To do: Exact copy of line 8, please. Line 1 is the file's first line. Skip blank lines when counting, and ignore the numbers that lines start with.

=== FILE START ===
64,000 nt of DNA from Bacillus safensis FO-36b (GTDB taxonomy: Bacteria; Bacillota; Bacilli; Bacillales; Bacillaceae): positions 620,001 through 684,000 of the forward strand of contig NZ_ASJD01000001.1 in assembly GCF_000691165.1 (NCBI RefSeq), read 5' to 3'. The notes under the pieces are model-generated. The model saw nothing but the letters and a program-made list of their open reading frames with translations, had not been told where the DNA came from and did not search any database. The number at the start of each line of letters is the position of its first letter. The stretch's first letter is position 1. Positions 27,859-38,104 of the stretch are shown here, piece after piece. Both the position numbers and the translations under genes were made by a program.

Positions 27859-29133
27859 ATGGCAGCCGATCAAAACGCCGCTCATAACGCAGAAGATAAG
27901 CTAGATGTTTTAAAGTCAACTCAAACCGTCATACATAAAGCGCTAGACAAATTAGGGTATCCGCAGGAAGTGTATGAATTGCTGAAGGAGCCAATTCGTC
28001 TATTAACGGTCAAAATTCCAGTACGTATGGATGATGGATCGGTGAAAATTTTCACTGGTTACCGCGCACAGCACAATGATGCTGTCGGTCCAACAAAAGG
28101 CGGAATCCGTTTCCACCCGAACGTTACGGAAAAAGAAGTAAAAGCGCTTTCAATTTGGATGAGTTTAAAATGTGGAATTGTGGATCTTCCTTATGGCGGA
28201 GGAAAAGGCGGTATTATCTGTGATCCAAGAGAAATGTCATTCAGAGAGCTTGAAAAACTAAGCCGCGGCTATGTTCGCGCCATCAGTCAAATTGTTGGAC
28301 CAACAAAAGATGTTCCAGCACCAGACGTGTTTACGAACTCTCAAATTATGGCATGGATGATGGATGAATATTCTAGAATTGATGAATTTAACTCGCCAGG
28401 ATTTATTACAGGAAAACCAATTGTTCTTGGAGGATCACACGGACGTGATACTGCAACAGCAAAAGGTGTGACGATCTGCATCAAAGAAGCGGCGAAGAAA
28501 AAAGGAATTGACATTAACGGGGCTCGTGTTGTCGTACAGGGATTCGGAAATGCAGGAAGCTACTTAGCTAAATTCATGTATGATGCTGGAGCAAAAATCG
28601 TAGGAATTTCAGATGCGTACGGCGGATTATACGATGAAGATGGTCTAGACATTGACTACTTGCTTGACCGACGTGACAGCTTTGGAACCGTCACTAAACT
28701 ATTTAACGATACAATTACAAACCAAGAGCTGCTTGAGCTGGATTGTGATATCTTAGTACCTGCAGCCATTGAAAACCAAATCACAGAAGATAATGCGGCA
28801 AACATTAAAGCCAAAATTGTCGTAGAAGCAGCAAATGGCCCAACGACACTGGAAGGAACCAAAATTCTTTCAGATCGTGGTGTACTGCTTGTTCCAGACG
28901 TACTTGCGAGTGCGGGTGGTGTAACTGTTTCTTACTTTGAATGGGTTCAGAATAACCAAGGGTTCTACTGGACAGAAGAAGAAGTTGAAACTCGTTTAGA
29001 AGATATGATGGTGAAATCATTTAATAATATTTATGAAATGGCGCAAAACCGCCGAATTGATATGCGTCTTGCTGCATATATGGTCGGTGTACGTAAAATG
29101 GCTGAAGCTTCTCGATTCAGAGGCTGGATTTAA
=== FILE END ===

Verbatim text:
28301 CAACAAAAGATGTTCCAGCACCAGACGTGTTTACGAACTCTCAAATTATGGCATGGATGATGGATGAATATTCTAGAATTGATGAATTTAACTCGCCAGG